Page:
The Designer Who Dresses Women Who Dress for Themselves

4 years ago


Every season, one of the most definitive shows in Paris tends to be by Belgian designer Dries Van Noten. Many fashion houses seem to beat with the trends du jour but with DVN, it’s always a steady continuation of the designer’s love for textile, pattern and silhouette.


The Dries woman, similarly, is not the kind to follow blindly. His clientele tend to be women who dress for themselves; who enjoy clothes and the cultural context from which they emanate. For F/W 2016, he made references to the Marchesa Luisa Casati, an Italian heiress who chased sensation, patronised the arts, and was one of the driving forces of early 20th century couture.

She held legendary soirees, wore snakes as jewelry, and was often seen walking her pet cheetahs on bejewelled leashes in the city.


The designer’s ability to draw from history without losing himself in costume territory is an inimitable strength. His collection in stores at the moment – S/S 2016 – pointed to old Hollywood through silhouettes nipped at the waist, Katharine Hepburn-like shoulders and evening gloves. He made them his own through eccentric wing-like patterns and masterful colour blocking, a clash of warm and cool tones that has become signature Dries.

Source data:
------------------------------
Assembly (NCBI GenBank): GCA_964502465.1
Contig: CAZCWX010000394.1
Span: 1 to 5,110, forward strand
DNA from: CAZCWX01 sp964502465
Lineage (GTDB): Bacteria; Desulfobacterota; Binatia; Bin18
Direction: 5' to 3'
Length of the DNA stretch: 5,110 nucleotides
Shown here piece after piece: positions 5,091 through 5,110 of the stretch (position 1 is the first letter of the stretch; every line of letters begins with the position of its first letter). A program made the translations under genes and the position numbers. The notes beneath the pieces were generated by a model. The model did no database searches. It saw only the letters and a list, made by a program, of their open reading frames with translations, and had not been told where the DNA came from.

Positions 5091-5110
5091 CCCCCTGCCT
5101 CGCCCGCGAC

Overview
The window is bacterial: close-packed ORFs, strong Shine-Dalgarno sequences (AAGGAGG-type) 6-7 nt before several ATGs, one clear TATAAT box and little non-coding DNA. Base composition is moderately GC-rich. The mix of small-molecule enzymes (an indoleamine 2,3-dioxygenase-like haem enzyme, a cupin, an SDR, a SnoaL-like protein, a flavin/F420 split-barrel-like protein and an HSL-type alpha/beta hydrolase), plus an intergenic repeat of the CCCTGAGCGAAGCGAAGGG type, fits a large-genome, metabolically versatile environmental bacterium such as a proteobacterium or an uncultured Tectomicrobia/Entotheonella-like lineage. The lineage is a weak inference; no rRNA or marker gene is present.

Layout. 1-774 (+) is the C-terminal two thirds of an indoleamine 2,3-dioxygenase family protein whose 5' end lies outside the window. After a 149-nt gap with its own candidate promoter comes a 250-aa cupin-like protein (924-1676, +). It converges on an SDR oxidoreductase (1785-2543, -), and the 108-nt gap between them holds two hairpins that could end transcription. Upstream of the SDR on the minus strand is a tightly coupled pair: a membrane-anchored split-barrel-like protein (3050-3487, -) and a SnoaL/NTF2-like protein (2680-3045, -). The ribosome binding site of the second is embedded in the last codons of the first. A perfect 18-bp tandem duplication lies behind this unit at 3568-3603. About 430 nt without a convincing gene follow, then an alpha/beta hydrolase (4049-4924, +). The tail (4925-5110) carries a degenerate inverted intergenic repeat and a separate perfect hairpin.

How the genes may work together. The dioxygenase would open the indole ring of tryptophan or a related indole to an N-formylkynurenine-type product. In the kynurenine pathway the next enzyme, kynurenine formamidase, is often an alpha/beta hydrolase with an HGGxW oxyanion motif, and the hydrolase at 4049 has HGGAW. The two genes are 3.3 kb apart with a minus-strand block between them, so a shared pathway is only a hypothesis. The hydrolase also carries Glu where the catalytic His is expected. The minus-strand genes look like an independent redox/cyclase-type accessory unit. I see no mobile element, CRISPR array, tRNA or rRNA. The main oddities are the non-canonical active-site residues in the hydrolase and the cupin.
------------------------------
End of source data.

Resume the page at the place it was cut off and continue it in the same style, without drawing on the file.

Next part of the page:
The Dries lady is above all intelligent, adult and elegant – an intriguing mix of practical and poetic. And in giving her options to consider, the designer is similarly down to earth. Explaining his stance on the clothes he likes to design, he has said,


“If you want to make dreams, make haute couture. But it’s reality that I want to show.”


Everything shown on the runway is made for retail; a fact that is significant in understanding the magic of Dries Van Noten. Though he mines high and low for inspiration – finding aesthetic beauty in punk, faded glamour and the Summer of Love – the underpinnings of his collections are always clothes one can apply in real life. It’s a beautiful, heightened reality perhaps – but reality, nonetheless.